Back in the 60s, the U.S. Army employed scientists to sneak into Omaha stockyards and spray cows with deodorant. The logic behind this was to test how easy it would be for Soviet agents to spread hoof-and-mouth disease among American cows.
Unfortunately, I can't find any more info about this operation, which is a shame because it raises so many questions. For instance, the important part of the operation must have been to see how easily they could gain access to the stockyards. So then, why bother to deodorize the cows? Was it just to add a touch of realism? Why not spray them with paint so that they could later count the "infected" ones?
If you've got a lot of extra matchsticks lying around (and maybe some toothpicks as well), why not make a violin? Here's a description of how O.L. Reames of Michigan did it (source: The Battle Creek Enquirer - July 22, 1951):
His first step was to build a block about three-fourths of an inch thick from matchsticks. The block measured about the size of a violin and was built patiently, stick by stick, in criss-crossing layers.
Then it was cut to the shape of a violin and arched, a technical process done with arch gauges to assure the proper slope to the front of the instrument. After working down the front of the violin and graduating it correctly in the inside, it was ready to tune.
When the fiddle sounded a perfect G, Mr. Reames knew he was on the right track.
He then constructed the back of toothpicks, following the same procedure. The ribs, or sides, were made to a metal form and were glued to the back. The neck was constructed of toothpicks.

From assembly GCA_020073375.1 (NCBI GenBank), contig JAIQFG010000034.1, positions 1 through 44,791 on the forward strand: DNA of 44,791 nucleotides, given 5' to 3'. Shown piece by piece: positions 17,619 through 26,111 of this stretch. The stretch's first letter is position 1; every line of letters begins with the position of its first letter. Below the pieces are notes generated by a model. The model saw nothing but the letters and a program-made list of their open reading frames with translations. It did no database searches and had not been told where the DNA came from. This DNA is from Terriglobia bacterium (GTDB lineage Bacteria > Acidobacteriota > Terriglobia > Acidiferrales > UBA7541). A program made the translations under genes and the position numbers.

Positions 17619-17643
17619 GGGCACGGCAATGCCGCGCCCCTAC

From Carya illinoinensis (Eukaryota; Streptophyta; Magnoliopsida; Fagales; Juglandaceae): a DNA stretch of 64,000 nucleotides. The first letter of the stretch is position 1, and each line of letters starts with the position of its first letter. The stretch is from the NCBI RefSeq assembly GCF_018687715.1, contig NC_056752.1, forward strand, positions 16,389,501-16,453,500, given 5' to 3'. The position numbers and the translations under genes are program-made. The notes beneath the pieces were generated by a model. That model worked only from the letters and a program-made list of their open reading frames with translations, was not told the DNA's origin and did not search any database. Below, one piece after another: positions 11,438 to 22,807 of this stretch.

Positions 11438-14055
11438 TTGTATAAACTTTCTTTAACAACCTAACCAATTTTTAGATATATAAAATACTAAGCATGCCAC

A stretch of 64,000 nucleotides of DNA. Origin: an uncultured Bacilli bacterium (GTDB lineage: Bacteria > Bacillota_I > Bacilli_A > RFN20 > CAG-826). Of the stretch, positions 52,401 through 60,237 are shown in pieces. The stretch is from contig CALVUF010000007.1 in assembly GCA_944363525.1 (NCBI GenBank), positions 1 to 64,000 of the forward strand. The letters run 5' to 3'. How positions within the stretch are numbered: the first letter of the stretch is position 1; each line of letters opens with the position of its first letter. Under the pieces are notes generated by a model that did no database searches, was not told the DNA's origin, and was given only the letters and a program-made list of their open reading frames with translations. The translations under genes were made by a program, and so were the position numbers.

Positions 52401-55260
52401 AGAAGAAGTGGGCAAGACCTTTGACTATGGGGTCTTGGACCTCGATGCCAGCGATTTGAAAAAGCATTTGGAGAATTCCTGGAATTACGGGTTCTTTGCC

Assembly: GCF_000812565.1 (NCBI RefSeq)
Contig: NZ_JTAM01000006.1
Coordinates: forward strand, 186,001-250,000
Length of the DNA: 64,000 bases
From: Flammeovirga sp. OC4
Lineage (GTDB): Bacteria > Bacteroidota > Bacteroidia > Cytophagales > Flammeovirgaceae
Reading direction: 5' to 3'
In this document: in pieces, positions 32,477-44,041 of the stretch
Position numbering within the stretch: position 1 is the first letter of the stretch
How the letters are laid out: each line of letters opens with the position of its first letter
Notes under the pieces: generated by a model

Reames was not the only guy to ever make a matchstick violin. A number of them have been created over the years. For instance, a Polish bricklayer, Jan Gwizdz, made one in 1937, and it was actually played in concert in 2014. In the video below, skip to about 4½ minutes in to see the violinist start playing.
"Before touring became big business for promoters who elevated rock shows to an art, even name-brand bands played pretty much anywhere. It’s an interesting component of the early rock era that’s explored in the upcoming documentary The High School That Rocked!, which takes a look at one Connecticut school that somehow managed to lure a slew of classic-rock legends — including Cream, the Doors and the Yardbirds, among others."
A Weird Universe News Service
April 7, 2017
News You Can Use (Irish law!): OK to call a litterer "skankhole," judge says. [Irish Times]
Trivago Challenge: Make sure they tell you that your 2/3-star NYC hotel is also a homeless shelter (1,453 hotel rooms in NYC are, thanks to real-shelter overflows). [NY Post]
Sadness and tears in Glassell Park 'hood in Los Angeles on April 4th when a tanker truck hauling milk, spilled. [Los Angeles Daily News]